The Guatemala Literacy Project is working to reverse the country’s low literacy rates and keep children in school

By Diana Schoberg Photography by James Rodríguez

When Rotary International President Jennifer Jones visited a primary school in a farming village in Guatemala’s highlands and asked who wants to become the country’s president, the students’ hands shot into the air. Before a Rotary-supported reading program began in the village of Chajalajyá, students would often drop out after a couple years of school. “Reading will change our society,” Principal Vilma Nizeth Moreira told Jones during an April visit to the school. “These are powerful tools we are giving children to eradicate ignorance.” Schools often teach in Spanish, but about 25 languages are spoken in the country, and there are few written materials in local languages.

The Guatemala Literacy Project has worked for 25 years to improve reading rates. In 1997, Joe and Jeff Berninger, brothers from Ohio, were volunteering as English teachers at a Guatemalan school that had no books. The two launched a project to solve that. The day the books arrived, there was a huge celebration, and a Rotarian dentist volunteering nearby heard the noise and asked what was going on. “He said this would be a perfect project for Rotary,” says Joe Berninger, now a member of the Rotary Club of Pathways, Ohio, which coordinates the project.


Vilma Nizeth Moreira, the principal of a primary school in the village of Chajalajyá, has seen firsthand the students’ success with help from the Guatemala Literacy Project.

Rotarians in Guatemala helped develop reading programs in other schools, and since 1997, The Rotary Foundation has helped fund the literacy project with 48 grants totaling $6.5 million. Nearly 800 clubs in 90 districts have participated, making it one of the largest grassroots, multiclub, multidistrict projects in Rotary. The initiative also receives support from the U.S. nonprofit Cooperative for Education. "There's a lot of push and drive and enthusiasm that comes from Rotary," says Howard Lobb, Cooperative for Education's director of partner development, also a member of the Ohio Pathways club.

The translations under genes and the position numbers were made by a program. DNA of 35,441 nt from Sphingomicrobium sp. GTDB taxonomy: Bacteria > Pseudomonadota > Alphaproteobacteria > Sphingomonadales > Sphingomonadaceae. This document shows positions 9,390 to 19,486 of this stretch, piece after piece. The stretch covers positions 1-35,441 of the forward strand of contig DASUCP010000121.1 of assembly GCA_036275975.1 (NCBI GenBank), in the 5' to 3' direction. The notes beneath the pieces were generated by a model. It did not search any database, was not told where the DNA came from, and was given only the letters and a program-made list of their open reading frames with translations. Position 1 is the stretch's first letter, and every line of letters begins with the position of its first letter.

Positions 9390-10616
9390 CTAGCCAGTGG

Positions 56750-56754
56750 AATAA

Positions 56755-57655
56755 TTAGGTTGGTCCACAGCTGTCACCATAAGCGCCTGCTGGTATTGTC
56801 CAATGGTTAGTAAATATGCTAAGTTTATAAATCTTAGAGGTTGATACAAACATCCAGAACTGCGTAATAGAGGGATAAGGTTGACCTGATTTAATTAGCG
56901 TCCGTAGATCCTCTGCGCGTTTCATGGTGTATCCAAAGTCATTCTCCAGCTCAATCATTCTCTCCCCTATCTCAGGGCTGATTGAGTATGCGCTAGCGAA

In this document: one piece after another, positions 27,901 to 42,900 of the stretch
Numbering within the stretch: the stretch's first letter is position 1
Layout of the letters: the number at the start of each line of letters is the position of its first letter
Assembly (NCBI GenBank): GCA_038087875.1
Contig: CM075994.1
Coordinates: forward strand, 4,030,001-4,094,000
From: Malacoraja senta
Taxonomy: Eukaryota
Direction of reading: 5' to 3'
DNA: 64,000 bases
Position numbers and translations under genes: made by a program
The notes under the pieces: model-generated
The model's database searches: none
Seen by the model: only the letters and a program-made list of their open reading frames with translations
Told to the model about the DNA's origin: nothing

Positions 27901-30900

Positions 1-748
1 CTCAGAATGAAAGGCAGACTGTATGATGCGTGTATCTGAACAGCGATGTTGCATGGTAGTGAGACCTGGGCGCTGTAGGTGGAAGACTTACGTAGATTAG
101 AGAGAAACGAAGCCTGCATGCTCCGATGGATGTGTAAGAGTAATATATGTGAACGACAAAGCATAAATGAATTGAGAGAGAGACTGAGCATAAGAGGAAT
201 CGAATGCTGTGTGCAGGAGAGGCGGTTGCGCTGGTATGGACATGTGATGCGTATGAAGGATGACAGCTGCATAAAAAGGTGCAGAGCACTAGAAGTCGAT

From that initial textbook project, the work has grown to include computer labs, Rise Youth Development Program scholarships, and the Spark Reading Program to provide books and teacher training.

Students pay a fee to rent textbooks, and the money is put into a revolving fund, used to replace the books after five years. "Rotary's donation acts as a seed investment, and when textbooks wear out or become outdated, the school ... can replace their textbooks with their own savings without having to ask Rotary for more funding," Lobb says.

Moreira, the village school principal, recalls a former student who stayed in classes thanks to a Rise scholarship and is headed to university. The girl read a book about Nobel Prize winner and Pakistani activist Malala Yousafzai that Moreira lent her. "Now this girl wants to be as big as Malala," she says. "It changed her life."

When Blanca Mactzul was a little girl, she would eye her grandfather’s magazines, longing to read one. Her first book, Teo El Conejo, about a rabbit, was one that she swiped from him. “I used to take my book everywhere,” she recalls, “even to sleep.” Since 2020, Mactzul has been a Spark Reading teacher at the elementary school in Chajalajyá, where she sees the power of books, provided through the Guatemala Literacy Project, to motivate her students to become more invested in their learning. “I was so happy to have so many materials to work with,” she says. “In other schools, we don’t have those resources.”

Rotary International regional communication specialist Briscila Greene contributed to this story.

This story originally appeared in the September 2022 issue of Rotary magazine.








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The deadline for the Rowel 6:30 am on Wednesdays.


The Editor’s photographs published in the Rowel are available, upon request, in their original file size.  Those published were substantially reduced in file size.